As I get closer to it I can hear a familiar “go Daddy” being shouted, my vision refocuses and I can see Rochann stood next to the aid station cheering me on and pointing towards her car parked up with the kids all leaning out the window cheering and waving. This gives me a massive lift, a grab a water and talk to Rochann who pours me out a cup of sweet tea. I neck that, it’s like liquid gold. I go back and try to pick up some cake, hands still not working. I manage to cram some in my mouth whilst a marshal helps out a lass next to me who is also suffering with her hands. I get some more down my neck, trudge over to the car to give Ellie a kiss and then head off to get the final few miles done. I’m hoping, almost praying, that these final miles are all downhill and all on solid ground. Who am I kidding, of course they’re not going to be like that, ok they’re not as bad as some of the miles covered so far, but they are still no walk in the park. I catch up with Graham, one of the Striders I started with, at about mile 19. He’s cramped up and suffering a bit, this course has taken its toll. I start to run/walk with him, urging him forward through the mud and puddles. We are soon out on to the road in Clanfield heading up a final hill before the finish. Graham urges me to go on as we’ve only 500 or so meters to go. So I reluctantly jog on, attempting to put in a bit of speed to the finish. It’s in sight, just past the Rising Sun pub, mmmm beer… No, not now, focus, one foot in front of the other and get past these others in front of you… I trudge on, passing two or three and make it over the line in 4:30:25, finishing in 202nd place out of 252 that finished.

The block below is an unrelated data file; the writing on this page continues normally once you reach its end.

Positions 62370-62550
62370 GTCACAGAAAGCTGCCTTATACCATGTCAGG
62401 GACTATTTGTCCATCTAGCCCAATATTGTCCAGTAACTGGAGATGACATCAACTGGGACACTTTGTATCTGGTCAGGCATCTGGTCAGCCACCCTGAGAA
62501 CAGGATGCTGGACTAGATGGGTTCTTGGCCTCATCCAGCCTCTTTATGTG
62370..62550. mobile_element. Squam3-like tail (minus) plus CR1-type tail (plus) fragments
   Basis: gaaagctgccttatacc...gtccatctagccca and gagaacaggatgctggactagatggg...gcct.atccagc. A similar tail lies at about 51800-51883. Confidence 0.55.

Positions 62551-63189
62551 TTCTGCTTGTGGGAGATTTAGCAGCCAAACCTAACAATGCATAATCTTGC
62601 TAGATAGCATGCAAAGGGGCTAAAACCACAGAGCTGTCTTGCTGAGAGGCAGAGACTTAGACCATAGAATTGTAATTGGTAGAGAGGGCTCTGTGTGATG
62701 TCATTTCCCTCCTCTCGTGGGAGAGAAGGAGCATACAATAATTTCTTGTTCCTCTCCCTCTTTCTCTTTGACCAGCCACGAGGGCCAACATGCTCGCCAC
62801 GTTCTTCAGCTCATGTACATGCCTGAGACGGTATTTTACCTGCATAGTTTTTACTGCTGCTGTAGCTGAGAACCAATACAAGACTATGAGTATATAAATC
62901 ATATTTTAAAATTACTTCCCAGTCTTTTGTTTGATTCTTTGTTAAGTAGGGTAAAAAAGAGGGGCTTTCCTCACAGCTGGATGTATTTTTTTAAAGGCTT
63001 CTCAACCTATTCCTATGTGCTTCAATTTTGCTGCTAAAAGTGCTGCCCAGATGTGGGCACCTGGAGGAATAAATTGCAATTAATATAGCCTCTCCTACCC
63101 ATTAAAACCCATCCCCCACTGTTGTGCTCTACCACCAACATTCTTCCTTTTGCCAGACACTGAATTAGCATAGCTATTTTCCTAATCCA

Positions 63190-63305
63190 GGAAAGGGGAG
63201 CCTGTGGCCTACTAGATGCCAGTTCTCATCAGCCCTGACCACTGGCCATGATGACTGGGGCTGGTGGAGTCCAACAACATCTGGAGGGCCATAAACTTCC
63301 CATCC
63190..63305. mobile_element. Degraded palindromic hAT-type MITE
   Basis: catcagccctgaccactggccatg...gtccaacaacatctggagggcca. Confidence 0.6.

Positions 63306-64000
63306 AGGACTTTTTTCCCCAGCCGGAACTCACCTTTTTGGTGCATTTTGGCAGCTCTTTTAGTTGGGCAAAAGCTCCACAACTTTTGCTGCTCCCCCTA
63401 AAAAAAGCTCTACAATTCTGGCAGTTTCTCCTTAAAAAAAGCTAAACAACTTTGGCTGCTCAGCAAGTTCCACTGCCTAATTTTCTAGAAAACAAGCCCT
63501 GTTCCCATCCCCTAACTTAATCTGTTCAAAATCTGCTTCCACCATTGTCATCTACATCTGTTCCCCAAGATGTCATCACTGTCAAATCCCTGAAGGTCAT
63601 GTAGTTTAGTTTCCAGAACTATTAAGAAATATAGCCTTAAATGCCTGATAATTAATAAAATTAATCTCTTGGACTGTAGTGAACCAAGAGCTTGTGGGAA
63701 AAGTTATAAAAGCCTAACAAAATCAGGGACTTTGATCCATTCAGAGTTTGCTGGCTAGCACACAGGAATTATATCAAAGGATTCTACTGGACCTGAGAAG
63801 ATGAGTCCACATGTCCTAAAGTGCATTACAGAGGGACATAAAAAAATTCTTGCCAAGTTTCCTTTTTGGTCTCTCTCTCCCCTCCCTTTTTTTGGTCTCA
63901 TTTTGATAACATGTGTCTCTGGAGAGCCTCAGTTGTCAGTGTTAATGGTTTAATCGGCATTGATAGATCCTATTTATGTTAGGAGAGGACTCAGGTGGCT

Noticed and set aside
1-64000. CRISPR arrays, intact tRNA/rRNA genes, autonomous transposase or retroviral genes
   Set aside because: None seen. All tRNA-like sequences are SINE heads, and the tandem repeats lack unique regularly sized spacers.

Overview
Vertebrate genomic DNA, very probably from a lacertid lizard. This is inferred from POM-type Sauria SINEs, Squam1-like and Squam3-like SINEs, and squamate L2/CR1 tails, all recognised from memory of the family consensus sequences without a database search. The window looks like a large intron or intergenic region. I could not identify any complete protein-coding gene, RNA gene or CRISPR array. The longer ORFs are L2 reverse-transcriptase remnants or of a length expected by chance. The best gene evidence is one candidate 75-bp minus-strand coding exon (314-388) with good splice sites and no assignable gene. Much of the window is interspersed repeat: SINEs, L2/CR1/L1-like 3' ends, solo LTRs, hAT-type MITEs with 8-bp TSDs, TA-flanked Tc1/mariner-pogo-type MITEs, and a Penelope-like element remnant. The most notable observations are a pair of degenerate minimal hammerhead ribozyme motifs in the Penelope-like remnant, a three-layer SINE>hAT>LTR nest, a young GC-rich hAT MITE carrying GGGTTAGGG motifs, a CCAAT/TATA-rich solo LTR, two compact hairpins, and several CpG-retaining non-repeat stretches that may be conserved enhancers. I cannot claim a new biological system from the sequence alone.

I’m filled with a sense of elation, I’d done it, against all the odds I’d finished!! I’m gutted that Rochann and the kids aren’t at the finish line to cheer me or congratulate me, but these things happen, they must have been held up. I get told to head back up to race HQ to get warmed up and get my medal. I choose to hang around in the rain for a couple more minutes to cheer Graham into the finish.
Once back in race HQ I’m greeted with a scene not too dissimilar to a triage, with quite a few runners lining the hall wrapped in space blankets, huddled up shivering furiously over a cup of soup or tea whilst being attended to. Much to my delight there was a table with lots more cake on it, I grabbed a piece and went off to find my medal and pick up a Tshirt.
Job done. Here’s my GPS log of the event – Meon Valley Plod
In summary, this was an excellent race that I have sworn never to do again (at least until next year). It was superbly organised, the course was laid out well, there was an abundance of fantastic marshals who braved the elements to see us right, the aid stations were simply perfect, the cake was awesome. I’ll just forget about the course, twisting my ankle, losing a shoe, falling over 4 times and the hills and the weather so that I can talk myself into doing it again next year.